Piqué work was a decorative technique, in which tiny points or pins of gold or silver (or in a less expensive version other materials, such as mother-of-pearl) are inlaid into a material to form a pattern. In pique jewellery, this is usually tortoiseshell from the now endangered hawksbill sea turtle. Ivory was also sometimes used.
It is known also as piqué d'or (when gold is the metal used).
The technique originated in the mid-1600s in Italy and developed in France where it reached its height in the 17th and 18th centuries and was highly prized.
It was first used to make boxes and other small decorative objects and then spread to jewelry in the early 19th century, becoming very popular in the Victorian period, particularly the 1850s-1880s.
In 1770, Matthew Boulton, an English manufacturer developed mass-production methods (Boulton is perhaps most famous for his collaborations with Wedgwood). This caused the designs to grow less naturalistic and more geometric because the automated techniques. However, the more geometric designs can also be highly decorative and attractive when well done.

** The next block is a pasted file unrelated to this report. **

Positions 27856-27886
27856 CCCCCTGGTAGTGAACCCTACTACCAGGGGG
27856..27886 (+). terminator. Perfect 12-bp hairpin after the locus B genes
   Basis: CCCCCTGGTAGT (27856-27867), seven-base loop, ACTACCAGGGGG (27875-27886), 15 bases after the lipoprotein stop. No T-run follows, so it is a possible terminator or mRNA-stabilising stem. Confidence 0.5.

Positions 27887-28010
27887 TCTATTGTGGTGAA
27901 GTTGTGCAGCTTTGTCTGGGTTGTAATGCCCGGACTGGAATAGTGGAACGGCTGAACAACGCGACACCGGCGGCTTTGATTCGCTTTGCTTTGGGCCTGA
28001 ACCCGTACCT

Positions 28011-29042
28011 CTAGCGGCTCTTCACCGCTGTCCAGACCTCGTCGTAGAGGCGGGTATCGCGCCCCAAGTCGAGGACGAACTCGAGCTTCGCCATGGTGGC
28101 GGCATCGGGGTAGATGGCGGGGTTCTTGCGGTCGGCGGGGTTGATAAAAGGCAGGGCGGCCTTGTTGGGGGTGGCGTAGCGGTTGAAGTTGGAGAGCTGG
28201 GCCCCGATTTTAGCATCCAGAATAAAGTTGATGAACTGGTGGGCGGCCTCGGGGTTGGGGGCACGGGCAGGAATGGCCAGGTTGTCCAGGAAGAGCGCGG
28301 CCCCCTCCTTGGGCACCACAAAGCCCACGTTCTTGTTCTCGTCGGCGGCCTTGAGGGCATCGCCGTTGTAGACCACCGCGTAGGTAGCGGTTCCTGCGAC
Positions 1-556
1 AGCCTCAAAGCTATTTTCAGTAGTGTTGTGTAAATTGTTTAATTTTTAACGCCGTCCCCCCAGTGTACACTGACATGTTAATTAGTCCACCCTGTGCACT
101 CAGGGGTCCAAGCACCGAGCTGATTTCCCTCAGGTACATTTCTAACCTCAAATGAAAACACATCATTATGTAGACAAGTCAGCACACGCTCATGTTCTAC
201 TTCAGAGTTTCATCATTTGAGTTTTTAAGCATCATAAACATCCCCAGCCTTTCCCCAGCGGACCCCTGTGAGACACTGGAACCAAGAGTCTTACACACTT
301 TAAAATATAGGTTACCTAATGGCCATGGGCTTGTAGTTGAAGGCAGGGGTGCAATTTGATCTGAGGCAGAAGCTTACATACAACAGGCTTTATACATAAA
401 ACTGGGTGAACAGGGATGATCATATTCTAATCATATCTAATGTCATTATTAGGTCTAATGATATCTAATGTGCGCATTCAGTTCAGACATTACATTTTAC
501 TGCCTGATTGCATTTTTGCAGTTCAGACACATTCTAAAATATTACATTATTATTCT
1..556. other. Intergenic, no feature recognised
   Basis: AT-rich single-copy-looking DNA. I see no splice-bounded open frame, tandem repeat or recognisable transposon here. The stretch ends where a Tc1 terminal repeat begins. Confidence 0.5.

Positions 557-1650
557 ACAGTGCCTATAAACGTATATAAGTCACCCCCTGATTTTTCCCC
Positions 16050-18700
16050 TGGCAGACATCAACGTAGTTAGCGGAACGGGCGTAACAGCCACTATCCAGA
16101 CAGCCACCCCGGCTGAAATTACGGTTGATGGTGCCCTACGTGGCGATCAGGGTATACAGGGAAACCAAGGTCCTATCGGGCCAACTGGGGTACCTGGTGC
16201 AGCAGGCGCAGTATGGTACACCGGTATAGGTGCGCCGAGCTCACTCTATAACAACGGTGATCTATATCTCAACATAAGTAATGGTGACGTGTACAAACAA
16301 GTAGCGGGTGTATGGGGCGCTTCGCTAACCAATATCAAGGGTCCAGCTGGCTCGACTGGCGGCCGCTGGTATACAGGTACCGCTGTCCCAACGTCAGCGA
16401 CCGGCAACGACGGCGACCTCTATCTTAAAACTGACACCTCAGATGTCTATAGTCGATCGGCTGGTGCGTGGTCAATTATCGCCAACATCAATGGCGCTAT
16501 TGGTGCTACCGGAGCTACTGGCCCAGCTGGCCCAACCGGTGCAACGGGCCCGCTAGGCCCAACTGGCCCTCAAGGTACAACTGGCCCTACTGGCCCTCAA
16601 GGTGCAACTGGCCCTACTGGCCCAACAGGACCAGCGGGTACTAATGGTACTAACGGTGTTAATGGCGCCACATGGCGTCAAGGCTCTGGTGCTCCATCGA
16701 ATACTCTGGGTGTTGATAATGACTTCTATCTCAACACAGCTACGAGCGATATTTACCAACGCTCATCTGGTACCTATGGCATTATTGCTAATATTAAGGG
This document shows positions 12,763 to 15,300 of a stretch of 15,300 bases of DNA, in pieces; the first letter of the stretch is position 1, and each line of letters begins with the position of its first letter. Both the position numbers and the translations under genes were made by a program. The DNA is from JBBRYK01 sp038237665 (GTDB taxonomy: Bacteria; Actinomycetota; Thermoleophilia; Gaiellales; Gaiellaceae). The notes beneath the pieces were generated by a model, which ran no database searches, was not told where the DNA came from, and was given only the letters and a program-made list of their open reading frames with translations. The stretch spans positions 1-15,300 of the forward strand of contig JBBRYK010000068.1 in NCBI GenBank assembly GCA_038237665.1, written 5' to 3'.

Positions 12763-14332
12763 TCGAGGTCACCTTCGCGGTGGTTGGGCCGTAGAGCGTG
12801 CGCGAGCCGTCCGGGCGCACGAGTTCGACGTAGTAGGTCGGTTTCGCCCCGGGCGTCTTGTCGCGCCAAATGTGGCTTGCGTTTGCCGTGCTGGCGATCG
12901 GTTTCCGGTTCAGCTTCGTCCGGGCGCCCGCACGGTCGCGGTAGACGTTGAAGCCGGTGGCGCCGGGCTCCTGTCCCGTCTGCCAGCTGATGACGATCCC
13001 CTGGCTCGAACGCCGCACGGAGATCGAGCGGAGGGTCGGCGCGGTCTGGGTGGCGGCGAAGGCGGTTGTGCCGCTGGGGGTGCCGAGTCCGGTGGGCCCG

There are two types of piqué work, which were sometimes combined into one piece:
- piqué point (also piqué petits et gros points), in which tiny metal pins or wires are inserted into the base material to form a complex inlaid pattern.
piqué posé, in which small metal pieces fill in an engraved design - this is often either scenic or floral.
You can see the pique jewellery we have available HERE.